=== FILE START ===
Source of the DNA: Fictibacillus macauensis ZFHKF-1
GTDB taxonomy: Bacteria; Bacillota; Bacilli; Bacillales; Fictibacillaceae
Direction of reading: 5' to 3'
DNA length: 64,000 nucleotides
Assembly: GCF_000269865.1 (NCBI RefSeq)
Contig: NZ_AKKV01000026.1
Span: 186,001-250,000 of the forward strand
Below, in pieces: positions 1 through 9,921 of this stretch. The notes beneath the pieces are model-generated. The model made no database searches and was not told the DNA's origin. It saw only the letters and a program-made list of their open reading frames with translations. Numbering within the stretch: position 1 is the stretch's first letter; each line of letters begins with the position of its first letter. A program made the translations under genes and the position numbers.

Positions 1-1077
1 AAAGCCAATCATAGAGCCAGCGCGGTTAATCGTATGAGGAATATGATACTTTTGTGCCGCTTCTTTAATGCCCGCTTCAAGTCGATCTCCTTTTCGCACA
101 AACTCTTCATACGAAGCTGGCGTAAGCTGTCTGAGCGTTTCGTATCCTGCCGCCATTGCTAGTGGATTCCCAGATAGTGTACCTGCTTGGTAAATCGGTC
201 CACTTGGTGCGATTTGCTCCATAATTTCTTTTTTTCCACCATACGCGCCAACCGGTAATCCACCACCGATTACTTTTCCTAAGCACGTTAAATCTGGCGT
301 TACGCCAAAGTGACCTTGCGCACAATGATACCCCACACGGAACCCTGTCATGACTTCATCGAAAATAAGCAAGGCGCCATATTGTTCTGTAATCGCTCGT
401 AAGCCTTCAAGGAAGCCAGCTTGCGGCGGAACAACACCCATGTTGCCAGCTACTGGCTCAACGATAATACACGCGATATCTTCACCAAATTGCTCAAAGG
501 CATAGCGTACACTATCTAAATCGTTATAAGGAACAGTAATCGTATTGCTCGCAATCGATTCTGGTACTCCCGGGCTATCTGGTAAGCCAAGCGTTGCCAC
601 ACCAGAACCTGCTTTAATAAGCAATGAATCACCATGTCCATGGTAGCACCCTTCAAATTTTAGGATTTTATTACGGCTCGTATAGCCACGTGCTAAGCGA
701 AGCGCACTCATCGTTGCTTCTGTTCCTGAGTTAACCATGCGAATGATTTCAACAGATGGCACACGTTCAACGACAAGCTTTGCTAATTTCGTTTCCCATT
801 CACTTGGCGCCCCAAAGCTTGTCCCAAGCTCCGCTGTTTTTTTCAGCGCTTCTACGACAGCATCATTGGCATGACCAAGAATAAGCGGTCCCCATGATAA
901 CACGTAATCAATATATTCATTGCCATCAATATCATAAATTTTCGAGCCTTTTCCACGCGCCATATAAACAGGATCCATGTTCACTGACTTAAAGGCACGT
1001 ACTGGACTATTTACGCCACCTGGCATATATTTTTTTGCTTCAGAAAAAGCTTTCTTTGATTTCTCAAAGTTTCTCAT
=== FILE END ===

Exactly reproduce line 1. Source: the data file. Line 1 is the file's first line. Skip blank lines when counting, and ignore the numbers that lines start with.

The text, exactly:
Source of the DNA: Fictibacillus macauensis ZFHKF-1